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Production of multi-methyl-branched fatty methyl ketones via a chimeric polyketide synthase pathway

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Petroleum and its derivatives revolutionized every aspect of human life, from how we work and travel to what we wear and eat. However, mitigation and prevention of climate change are of utmost ethical and economical importance. Biology is a potential means for reducing greenhouse gas emissions, while maintaining or even diversifying and improving the goods and services the world has grown to depend on. Biofuels, for example, can be made with renewable waste feedstocks and can supplement or replace petroleum-derived fuels but lack optimal molecular properties. We therefore sought a means for customizing biologically-produced carbon backbones. To this end, we engineered enzymes from microbial antibiotic biosynthesis called polyketide synthases. These enzymes form modular “assembly lines” where the activity of each catalytic unit can be predicted with reasonable confidence. We envisioned combining individual enzymes to form a new biosynthetic assembly line which, until this work, did not exist in nature. We first investigated the main biosynthetic chassis, an iterative polyketide synthase, BorM5, from the borrelidin pathway. We discovered that BorM5 is promiscuous for both starting and elongation substrates, producing a variety of mid-length branched and linear saturated fatty acyl intermediates. We next characterized the trans-acting thioesterase, BorB, hoping to use it as an offloading mechanism. We propose that BorB acts to remove dead-end intermediates from the borrelidin pathway, increasing its efficiency. We then engineered on- and off-loading neighbors for BorM5 and observed production of new-to-Nature C11 and C14 methyl branched methyl ketones. Diversification and high-titer production of these compounds, combined with materials testing, may lead to improved biofuels and the environmental, economic, and social benefits that accompany them.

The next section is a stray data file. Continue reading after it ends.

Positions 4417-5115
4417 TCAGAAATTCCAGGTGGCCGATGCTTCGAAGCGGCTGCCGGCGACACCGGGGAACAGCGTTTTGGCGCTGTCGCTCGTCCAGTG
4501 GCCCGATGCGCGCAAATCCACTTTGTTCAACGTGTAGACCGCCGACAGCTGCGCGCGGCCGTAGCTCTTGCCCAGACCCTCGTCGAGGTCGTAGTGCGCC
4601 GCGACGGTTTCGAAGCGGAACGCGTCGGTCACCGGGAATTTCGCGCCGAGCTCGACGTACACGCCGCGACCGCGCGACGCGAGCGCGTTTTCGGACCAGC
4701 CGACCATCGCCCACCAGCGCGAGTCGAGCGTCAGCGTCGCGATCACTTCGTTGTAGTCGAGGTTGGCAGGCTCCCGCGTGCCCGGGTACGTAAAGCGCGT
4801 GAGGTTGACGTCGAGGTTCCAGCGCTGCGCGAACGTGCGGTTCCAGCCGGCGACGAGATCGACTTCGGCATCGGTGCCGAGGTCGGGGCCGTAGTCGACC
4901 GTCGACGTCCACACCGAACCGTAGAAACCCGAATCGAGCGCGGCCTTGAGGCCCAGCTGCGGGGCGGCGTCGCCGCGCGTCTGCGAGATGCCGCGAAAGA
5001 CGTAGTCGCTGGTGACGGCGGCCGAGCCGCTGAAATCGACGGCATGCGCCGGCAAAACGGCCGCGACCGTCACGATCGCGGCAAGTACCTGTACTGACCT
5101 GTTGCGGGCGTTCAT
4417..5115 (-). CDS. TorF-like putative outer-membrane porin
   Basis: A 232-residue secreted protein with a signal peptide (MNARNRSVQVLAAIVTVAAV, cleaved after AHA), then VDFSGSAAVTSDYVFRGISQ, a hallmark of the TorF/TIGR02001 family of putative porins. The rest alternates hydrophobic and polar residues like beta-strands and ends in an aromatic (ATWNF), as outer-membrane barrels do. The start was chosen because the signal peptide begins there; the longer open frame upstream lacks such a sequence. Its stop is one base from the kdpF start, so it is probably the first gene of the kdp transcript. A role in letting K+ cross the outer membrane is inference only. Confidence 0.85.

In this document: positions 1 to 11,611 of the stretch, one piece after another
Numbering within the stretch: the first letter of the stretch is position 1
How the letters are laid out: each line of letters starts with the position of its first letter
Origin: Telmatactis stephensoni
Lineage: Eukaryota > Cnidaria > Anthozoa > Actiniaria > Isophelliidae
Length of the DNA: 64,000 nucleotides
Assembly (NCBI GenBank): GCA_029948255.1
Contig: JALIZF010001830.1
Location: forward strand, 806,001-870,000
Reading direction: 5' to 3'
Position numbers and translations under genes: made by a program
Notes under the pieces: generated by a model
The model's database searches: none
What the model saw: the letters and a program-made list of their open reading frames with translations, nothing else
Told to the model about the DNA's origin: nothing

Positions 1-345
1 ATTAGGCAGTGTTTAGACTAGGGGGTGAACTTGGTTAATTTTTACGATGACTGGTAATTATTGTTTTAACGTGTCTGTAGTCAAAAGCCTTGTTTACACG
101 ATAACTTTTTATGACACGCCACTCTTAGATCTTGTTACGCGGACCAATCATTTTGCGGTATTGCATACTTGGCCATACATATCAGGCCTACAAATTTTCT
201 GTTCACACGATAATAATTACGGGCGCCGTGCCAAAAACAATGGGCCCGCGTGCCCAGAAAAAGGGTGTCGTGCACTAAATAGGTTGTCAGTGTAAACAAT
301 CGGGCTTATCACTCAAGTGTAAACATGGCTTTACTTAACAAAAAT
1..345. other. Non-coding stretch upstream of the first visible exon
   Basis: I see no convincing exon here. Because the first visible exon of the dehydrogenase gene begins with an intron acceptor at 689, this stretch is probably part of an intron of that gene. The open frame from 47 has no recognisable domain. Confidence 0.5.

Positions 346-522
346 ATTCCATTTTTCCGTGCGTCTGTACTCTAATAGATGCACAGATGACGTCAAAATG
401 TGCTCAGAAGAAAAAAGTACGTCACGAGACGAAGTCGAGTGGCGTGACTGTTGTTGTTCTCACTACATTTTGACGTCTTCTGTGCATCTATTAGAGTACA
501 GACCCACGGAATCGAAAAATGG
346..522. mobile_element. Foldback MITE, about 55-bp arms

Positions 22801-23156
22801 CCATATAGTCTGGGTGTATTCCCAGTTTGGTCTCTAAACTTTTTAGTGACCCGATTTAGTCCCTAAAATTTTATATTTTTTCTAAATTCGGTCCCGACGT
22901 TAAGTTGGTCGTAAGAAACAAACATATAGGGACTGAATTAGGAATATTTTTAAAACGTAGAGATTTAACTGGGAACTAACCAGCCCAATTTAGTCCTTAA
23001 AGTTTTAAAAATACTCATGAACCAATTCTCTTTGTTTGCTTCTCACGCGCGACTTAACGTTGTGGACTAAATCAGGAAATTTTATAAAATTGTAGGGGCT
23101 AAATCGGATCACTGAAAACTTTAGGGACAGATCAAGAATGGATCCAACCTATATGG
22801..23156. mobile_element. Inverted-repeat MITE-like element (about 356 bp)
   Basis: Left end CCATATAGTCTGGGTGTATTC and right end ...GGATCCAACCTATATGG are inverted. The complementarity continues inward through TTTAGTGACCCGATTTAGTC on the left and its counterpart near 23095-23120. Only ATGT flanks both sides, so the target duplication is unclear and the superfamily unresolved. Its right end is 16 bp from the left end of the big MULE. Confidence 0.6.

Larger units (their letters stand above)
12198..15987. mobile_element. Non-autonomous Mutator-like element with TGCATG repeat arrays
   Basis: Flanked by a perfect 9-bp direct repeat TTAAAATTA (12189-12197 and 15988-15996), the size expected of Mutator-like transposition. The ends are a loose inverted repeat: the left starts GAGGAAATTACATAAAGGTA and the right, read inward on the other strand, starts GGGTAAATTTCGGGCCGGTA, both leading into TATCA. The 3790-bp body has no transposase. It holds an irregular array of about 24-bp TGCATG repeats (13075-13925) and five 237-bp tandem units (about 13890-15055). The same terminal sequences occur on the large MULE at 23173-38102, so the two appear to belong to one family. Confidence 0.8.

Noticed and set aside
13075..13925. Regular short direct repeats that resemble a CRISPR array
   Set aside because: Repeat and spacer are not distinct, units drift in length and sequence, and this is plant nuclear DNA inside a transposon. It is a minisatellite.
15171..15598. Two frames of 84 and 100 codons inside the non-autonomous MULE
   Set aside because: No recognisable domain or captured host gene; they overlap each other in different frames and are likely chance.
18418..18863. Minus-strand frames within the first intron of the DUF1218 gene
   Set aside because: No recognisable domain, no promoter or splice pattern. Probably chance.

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This item is under embargo until April 28, 2024.